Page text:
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Society for Neuroscience reverses refund policy for in-person conference registrants

by  /  11 October 2021
damircudic / iStock

The Society for Neuroscience (SfN) reversed its refund policy for the organization’s annual meeting, following a social media outcry from would-be conference attendees. Those who no longer wish to attend the meeting can request a registration fee refund, the organization announced today.

Neuroscience 2021 was planned as a hybrid meeting, with sessions online from 8 to 11 November and in person from 13 to 16 November in Chicago, Illinois. On Friday, SfN announced that the in-person portion of the meeting had been cancelled because more than half of the presenters had backed out or were barred from traveling because of the ongoing coronavirus pandemic.

“When we made the decision to move ahead with in-person Neuroscience 2021 experience in the spring, vaccine optimism was high and the SARS-CoV-2 delta variant had not taken hold in the U.S., infection rates were low, and we believed that enthusiasm for an in-person meeting would be high and that international travel bans would be lifted,” SfN president Barry Everitt wrote in today’s statement. “We were wrong.”

As Spectrum reported on Friday, the cancellation prompted a flurry of questions about registration fees, from researchers who said they had planned to attend the in-person portion of the meeting but did not want to pay the full registration price for a virtual conference.

SfN initially said it was offering 50 percent off the annual 2022 membership dues for anyone who had registered to attend in person. Those dues range from $32 for undergraduates to $210 for regular members. But registrants reacted quickly on social media, noting that this discount is a fraction of the $485 meeting registration fee SfN charges its members — this number is higher for nonmembers and lower for student members and members from low-income countries. Today’s update specifies that anyone can request a refund by 25 October.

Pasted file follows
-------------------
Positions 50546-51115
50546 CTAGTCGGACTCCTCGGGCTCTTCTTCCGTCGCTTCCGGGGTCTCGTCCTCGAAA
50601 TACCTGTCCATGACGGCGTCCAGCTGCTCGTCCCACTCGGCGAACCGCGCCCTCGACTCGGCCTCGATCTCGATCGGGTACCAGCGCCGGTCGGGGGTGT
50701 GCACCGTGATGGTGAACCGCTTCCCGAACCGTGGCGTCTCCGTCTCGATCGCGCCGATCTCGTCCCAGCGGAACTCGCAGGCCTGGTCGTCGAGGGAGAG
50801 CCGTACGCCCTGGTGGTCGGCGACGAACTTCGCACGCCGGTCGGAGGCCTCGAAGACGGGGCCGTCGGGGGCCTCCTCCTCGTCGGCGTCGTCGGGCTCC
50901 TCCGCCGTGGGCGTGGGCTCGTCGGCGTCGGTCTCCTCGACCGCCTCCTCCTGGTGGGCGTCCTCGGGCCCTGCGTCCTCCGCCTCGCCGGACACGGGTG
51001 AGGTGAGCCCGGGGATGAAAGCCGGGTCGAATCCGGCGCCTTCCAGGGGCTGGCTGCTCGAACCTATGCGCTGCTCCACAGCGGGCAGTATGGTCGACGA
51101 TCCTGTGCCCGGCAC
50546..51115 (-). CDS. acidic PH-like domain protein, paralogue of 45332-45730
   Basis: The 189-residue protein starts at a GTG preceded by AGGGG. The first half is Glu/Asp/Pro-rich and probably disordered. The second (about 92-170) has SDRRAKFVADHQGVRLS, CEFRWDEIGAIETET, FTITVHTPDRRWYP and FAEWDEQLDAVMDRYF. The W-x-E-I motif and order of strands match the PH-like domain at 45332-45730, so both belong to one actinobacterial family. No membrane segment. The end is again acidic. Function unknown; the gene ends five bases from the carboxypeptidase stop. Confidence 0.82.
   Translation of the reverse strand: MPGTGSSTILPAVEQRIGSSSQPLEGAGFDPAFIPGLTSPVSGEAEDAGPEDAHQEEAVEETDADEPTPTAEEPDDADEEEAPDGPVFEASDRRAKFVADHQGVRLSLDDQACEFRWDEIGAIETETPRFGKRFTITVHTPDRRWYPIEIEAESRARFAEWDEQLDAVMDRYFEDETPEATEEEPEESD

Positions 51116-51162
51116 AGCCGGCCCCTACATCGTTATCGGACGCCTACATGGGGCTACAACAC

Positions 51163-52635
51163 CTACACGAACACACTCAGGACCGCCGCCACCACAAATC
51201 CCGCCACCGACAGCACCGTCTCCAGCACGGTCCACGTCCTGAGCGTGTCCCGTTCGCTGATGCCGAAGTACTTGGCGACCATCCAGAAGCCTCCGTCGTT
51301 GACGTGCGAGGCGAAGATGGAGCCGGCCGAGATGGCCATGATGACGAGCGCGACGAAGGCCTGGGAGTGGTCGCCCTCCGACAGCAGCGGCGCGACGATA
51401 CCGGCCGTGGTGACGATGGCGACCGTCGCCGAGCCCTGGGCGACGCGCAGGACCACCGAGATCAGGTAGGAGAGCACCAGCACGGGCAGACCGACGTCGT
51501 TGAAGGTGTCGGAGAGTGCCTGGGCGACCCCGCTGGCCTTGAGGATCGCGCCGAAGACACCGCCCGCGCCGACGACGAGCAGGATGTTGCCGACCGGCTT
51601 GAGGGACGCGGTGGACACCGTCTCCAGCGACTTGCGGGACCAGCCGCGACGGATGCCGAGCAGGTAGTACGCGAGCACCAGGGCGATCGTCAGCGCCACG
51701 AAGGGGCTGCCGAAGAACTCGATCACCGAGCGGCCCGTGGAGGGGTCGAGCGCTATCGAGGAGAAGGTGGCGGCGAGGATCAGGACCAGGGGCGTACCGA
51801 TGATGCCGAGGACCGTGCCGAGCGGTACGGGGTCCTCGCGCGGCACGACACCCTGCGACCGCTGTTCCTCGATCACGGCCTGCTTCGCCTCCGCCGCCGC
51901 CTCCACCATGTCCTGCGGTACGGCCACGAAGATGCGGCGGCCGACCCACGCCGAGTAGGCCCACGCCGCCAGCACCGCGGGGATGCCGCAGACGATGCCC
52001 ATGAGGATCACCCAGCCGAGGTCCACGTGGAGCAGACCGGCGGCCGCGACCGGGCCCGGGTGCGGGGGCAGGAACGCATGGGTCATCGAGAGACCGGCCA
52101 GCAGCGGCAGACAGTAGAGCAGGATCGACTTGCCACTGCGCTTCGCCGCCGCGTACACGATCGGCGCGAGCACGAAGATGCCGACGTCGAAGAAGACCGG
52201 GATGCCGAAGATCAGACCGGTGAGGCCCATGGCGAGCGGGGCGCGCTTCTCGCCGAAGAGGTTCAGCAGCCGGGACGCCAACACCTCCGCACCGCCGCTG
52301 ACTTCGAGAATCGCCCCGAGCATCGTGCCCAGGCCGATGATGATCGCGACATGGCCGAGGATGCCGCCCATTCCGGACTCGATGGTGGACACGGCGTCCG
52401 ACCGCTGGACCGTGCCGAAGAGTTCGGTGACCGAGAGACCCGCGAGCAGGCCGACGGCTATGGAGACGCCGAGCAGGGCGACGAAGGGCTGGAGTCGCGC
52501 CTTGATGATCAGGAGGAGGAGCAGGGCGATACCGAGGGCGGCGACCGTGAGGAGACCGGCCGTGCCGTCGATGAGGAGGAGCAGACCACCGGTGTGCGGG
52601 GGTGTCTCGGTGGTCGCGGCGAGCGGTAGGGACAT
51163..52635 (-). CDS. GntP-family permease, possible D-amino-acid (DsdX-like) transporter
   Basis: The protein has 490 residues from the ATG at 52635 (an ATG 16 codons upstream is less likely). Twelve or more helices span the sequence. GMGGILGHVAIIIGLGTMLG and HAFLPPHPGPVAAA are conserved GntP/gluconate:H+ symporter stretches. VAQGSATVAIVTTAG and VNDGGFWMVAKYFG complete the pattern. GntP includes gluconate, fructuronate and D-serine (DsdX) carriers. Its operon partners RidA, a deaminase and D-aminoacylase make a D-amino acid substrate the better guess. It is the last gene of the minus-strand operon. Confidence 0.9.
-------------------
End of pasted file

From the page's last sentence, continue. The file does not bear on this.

“SfN is reversing the previous 2021 refund policy that was communicated and this change in policy supersedes any prior communication. We apologize for the confusion and contradictory information,” reads the updated cancellation announcement. SfN also noted that all who registered after the advance registration deadline of 4 October would pay only the advance registration price to attend the virtual sessions, and anyone who paid the higher price will be refunded the difference. Financial reasons did not drive decisions about having an in-person meeting or its subsequent cancellation, and SfN stands to lose a substantial sum of money, Everitt wrote in his announcement.

Researchers took to Twitter to voice their approval for the move but noted other concerns. Although SfN Housing automatically cancelled all hotel registrations, students and scientists will likely remain on the hook for other expenses, they say.

“Well done @SfNtweets for doing the right thing and changing policy regarding refunds for ECRs and others who were going to attend the cancelled in-person meeting,” wrote Geraint Rees, professor of cognitive neuroscience at University College London in the United Kingdom. “This doesn’t address non-refundable travel costs, but is a step in the right direction.”

Nonrefundable travel and lodging expenses may disproportionately affect trainees, says Amanda Kentner, professor of psychology at Massachusetts College of Pharmacy and Health Sciences in Boston. These reservations are often cheaper than refundable ones, making them especially attractive to trainees, she says. “I hope they can be supported by their institutions for reimbursement of these lost fees.”

Others voiced concerns about whether SfN would refund abstract submission fees for registrants who had planned to attend or present in person.

“Unless I missed it, is SfN not refunding people’s abstract submission fees?” wrote Mark D. Namba, a Ph.D. student at the University of Florida in Gainesville. “It doesn’t make sense to refund people’s registration without also refunding their abstract fees if they intend to withdraw from the conference entirely.”

“This is a great step, but many people would like to withdraw from the conference entirely and receive a refund for abstract fee ($140) as well,” wrote Stephen Maren, professor of behavioral neuroscience at Texas A&M University in College Station.

The in-person meeting cancellation “stinks” for people who planned to go, says Audrey Brumback, assistant professor of neurology at the University of Texas at Austin, who was not planning to attend conference. “But, for the people who were planning on attending virtually, I think it’ll be a much richer experience than a hybrid meeting would have been.”

SfN did not immediately respond to request for comment.

Cite this article: https://doi.org/10.53053/ONDM6359


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